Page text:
This silence on the economic situation makes me nervous. I suspect there’s a lot of planning and discussion behind the scenes on how those in power are going to convince the mass of Americans to give up our social safety net–they’re trying to figure out how to loot Social Security and Medicare.
I don’t think they’re going to be able to do it, because Americans are awake to the possibility now. As Dakinikat wrote yesterday, President Obama still dreams of a “Grand Bargain,” and so do many other powerful people like Pete Peterson, Alan Simpson, and lots of Republican and Democratic politicians. Just look at how Twitter responded when “Fix the Debt” tried to hawk its greedy plans on the social media site recently. Dakiniat wrote about that yesterday too. So I guess I see the current silence on as the calm before the storm which will hit after all the politicians enjoy their long, relaxing Thanksgiving and Christmas vacations.
Meanwhile, the biggest political story at the moment is the apparent mess that the government made of the Obamacare website. I haven’t tried to get on the site myself, so I don’t really understand what the problems are. But the media is very focused on them. From what I can tell, the biggest problem seems to be that the site is too slow. Today’s Washington Post reports that the government was aware of the problems but went ahead with the site launch despite them.
Days before the launch of President Obama’s online health insurance marketplace, government officials and contractors tested a key part of the Web site to see whether it could handle tens of thousands of consumers at the same time. It crashed after a simulation in which just a few hundred people tried to log on simultaneously.
Despite the failed test, federal health officials plowed ahead.
When the Web site went live Oct. 1, it locked up shortly after midnight as about 2,000 users attempted to complete the first step, according to two people familiar with the project.
As new details emerged about early warning signs of serious deficiencies in HealthCare.gov, Obama on Monday gave a consumer-friendly defense of the health-care law, insisting that the problems many Americans have faced in trying to enroll in insurance plans will be fixed quickly.
“There’s no sugarcoating it: The Web site is too slow; people have been getting stuck during the application process,” he said at a White House event.
At the same time, he admonished Republican critics of the federal insurance exchange, saying that “it is time to stop rooting for its failure.”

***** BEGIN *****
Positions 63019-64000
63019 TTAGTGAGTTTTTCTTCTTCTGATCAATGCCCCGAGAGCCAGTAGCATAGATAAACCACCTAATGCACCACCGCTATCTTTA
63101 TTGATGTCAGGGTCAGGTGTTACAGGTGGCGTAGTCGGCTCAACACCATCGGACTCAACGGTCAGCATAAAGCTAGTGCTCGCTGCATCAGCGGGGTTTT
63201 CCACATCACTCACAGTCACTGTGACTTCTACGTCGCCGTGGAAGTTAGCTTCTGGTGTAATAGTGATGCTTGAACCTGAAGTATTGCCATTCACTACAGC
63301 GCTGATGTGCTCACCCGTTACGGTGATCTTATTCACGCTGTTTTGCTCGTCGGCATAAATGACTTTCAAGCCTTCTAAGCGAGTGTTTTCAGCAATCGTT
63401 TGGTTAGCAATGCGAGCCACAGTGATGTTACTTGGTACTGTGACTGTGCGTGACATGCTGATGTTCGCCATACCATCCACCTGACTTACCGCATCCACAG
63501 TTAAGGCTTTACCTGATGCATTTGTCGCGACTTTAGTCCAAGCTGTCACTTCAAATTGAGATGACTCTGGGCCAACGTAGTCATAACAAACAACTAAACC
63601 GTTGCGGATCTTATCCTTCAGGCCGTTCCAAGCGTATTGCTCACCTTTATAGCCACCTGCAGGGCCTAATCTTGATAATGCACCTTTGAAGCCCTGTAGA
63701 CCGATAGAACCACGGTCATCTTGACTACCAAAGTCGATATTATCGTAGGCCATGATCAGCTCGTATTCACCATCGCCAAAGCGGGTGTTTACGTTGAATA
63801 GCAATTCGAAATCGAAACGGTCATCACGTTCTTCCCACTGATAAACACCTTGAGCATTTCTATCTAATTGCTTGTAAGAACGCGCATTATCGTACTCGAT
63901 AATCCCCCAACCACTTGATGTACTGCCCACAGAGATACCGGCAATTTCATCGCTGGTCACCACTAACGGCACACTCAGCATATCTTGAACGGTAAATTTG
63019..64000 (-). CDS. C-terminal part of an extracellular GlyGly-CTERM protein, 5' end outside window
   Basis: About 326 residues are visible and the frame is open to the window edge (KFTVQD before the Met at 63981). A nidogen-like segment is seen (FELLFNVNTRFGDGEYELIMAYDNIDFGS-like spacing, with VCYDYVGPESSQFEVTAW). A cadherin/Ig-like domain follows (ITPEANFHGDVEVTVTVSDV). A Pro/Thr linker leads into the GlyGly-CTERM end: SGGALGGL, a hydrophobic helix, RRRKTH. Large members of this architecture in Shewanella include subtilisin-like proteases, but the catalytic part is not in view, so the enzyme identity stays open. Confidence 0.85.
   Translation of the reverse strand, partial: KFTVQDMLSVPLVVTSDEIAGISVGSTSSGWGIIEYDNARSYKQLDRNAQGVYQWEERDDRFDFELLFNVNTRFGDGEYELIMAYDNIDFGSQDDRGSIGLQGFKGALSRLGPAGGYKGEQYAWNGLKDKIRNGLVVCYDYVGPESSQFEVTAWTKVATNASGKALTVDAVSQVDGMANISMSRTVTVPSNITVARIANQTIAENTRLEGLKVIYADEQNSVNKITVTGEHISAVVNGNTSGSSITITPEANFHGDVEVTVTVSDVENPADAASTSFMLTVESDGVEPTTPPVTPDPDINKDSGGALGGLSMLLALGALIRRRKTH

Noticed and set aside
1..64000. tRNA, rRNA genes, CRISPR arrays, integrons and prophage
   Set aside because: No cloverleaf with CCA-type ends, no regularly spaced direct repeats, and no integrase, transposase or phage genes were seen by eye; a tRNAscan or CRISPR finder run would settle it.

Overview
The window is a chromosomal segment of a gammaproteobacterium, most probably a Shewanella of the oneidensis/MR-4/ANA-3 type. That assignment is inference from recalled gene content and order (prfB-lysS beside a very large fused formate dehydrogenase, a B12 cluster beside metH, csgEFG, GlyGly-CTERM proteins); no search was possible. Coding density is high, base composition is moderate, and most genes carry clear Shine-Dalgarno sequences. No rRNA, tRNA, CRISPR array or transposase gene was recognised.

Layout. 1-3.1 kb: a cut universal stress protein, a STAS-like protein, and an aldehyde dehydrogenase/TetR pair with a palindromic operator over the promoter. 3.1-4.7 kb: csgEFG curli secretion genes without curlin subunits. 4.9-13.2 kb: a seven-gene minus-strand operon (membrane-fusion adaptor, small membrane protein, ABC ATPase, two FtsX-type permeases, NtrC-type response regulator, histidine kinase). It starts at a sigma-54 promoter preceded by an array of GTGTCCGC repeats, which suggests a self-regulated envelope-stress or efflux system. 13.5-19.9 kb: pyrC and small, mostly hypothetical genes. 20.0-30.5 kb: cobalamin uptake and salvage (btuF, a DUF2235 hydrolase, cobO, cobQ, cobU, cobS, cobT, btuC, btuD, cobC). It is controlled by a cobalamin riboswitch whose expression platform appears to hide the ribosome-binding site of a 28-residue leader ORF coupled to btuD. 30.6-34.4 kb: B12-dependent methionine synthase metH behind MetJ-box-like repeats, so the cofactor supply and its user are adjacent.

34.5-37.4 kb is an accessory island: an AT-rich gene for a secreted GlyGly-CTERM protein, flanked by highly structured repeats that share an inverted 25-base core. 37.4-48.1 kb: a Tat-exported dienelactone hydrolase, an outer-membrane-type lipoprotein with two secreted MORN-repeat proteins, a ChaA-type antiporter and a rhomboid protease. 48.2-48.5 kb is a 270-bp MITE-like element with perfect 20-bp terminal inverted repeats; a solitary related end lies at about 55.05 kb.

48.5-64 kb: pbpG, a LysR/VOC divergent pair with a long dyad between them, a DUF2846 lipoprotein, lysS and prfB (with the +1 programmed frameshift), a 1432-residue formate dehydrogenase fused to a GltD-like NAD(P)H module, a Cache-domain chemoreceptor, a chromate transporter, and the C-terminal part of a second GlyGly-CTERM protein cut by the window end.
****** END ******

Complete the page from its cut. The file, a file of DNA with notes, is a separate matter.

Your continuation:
Obama’s reaction to the problems isn’t getting good reviews, even from supposedly liberal journalists. At the Atlantic, Garrance Franke-Ruta called Obama “Insurance Salesman In Chief.
Of all the things Barack Obama ever expected to be during the course of his life, a television insurance salesman is probably not one of them.
But that’s the role he took on Monday morning in a Rose Garden speech pitching insurance through the Affordable Care Act’s online marketplaces and acknowledging for the first time just how troubled the website to access them is. His remarks failed to address many of the specific concerns raised byreporters and technologists about the gargantuan Healthcare.gov website, and he and provided no new information about what went wrong or how, specifically, it will be fixed.
Instead, his message was more like an infomercial designed for the general public: We know there are problems with the site and we are on it. Meanwhile, we’re offering a great product that will save you money, so keep on trying, even if it’s a little frustrating.
Washington Post healthcare reporter and commenter Ezra Klein pushed back against the administration’s reference to the problem as bugs and technical problems.“These aren’t glitches, the website, to a first approximation, simply isn’t working” Klein said on Monday’s Morning Joe. Early traffic problems that occurred when the site was overwhelmed by visitors on the first few days may have actually masked the public from the larger problems, he said, like garbled or false information being sent to insurers.
“No one beta-tested the site, which is almost criminal,” the Huffington Post’s Sam Stein said.